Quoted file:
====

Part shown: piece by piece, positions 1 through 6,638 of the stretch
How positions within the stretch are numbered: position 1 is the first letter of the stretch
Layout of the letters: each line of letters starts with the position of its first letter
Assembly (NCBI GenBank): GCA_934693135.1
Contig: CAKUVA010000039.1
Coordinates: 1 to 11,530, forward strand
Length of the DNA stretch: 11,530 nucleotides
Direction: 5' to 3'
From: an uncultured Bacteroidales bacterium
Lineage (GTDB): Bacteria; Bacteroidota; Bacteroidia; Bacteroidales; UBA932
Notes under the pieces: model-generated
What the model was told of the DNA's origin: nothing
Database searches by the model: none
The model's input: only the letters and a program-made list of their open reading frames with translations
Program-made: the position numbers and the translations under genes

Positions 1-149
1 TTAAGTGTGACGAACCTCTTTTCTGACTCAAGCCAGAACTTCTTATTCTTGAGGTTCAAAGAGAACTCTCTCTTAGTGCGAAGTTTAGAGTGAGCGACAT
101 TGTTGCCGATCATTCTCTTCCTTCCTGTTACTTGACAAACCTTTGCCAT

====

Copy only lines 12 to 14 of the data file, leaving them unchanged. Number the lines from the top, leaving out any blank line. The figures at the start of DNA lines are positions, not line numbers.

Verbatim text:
What the model was told of the DNA's origin: nothing
Database searches by the model: none
The model's input: only the letters and a program-made list of their open reading frames with translations